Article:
Climate Change and Insecurity: Mapping Vulnerability in Africa. Joshua W. Busby, Todd G. Smith, Kaiba L. White, Shawn M. Strange, International Security, Spring 2013, pp. 132-172. [...] Which parts of Africa are most vulnerable to the security consequences of climate change? The challenges posed by climate change are not uniformly distributed within the continent. To identify areas of security vulnerability and to prioritize limited resources, one cannot say “Ethiopia is vulnerable” without explaining which parts of Ethiopia are particularly vulnerable and why. Recognizing where physical exposure to climate change conjoins with other dimensions of vulnerability is an important area for research with significant policy relevance. With information on which parts of the continent are most vulnerable to climate change, Africans can prioritize their scarce resources, and the international community can better target adaptation assistance. Climate vulnerability studies are becoming increasingly important as countries recognize that the findings could have significant implications for resource allocation. READ MORE

Own the Goals. John W. McArthur. Foreign Affairs, March/April 2013, var. pages. "Since their inception in 2000, The Millennium Development Goals have revolutionized the global aid business, using specific targets to help mobilize and guide development efforts. They have encouraged world leaders to tackle multiple dimensions of poverty simultaneously and provided a standard for judging performance. As their 2015 expiration looms, the time has come to bank those successes and focus on what comes next." READ MORE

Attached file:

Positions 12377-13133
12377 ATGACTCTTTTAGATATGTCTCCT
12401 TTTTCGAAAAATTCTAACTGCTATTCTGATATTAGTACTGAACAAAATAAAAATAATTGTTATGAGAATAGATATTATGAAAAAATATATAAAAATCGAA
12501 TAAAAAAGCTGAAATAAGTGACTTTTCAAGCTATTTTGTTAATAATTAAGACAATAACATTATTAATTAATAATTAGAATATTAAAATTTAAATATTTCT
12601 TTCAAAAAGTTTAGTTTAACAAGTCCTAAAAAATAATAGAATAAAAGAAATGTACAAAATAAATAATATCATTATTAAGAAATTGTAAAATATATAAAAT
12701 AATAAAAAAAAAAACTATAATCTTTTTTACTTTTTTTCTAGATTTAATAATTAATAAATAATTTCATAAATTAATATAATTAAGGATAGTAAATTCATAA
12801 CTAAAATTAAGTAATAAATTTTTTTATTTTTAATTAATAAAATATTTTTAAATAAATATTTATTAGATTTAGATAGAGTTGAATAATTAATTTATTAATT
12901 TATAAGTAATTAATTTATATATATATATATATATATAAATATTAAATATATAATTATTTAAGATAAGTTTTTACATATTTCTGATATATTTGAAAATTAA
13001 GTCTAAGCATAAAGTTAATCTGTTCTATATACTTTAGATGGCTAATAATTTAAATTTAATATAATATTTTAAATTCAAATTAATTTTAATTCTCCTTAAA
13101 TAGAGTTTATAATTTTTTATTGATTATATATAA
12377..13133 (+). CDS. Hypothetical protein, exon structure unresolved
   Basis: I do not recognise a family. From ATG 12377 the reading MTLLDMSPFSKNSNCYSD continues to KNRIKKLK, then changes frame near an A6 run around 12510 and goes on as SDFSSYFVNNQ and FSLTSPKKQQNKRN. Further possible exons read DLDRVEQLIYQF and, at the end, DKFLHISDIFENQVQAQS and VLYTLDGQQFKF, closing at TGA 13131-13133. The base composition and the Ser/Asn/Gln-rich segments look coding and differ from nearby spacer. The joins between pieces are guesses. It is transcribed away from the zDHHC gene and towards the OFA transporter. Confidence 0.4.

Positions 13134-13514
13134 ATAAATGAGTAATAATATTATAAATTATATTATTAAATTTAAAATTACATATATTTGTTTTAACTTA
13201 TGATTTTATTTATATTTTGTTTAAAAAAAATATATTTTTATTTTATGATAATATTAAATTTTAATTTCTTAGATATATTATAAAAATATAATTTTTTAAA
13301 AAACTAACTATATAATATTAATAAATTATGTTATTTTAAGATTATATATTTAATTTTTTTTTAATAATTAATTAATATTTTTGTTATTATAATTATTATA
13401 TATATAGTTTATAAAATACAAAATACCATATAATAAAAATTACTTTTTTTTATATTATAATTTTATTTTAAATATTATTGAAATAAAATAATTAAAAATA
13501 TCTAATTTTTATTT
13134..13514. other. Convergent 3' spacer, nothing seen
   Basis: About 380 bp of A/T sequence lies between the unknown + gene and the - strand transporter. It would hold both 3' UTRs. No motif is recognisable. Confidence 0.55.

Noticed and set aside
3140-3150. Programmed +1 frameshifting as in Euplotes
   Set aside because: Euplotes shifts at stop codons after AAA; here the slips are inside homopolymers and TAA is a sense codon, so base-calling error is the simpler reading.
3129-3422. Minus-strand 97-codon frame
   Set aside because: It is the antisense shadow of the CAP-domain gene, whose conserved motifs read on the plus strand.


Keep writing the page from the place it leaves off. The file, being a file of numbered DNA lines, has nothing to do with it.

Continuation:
Anatomy: African Terrorism. Carlo Davis, World Policy Journal, Winter 2012/2013, var. pages. “Nigeria is under relentless attack from Boko Haram, a homegrown extremist militia. World Policy Journal outlines the terrorist organization’s support networks, exposing what’s needed to end Boko Haram’s brutal campaign to impose sharia law on Africa’s most populous nation.” READ MORE

From Massacres to Miracles: A Conversation with Paul Kagame, World Policy Journal, Winter 2012/2013, var. pages.  “Rwanda’s president, Paul Kagame, sits down with World Policy Journal and denies any wrongdoing in the neighboring Democratic Republic of Congo, despite mounting evidence of Rwandan involvement. He spells out how his country is overcoming the scars of genocide, why Rwanda’s parliament has the highest percentage of women in the world, and how a developing nation can wean itself from foreign aid.” READ MORE

Turkey Shocks Africa. Julia Harte, World Policy Journal, Winter 2012/2013, var. pages. “Why do Somalis name roads and babies after Turkey’s prime minister? No country had succeeded in helping Somalia until Turkey came along, writes Julia Harte. With its doctrine of “virtuous power,” Turkey is proving that a strategy of personal engagement—including scholarships, business-to-business contacts, and high-level political visits—can be an effective aid model. Somalia also provides Turkey a toehold in Africa, setting up the onetime heart of the Ottoman Empire to be a future player in the region.” READ MORE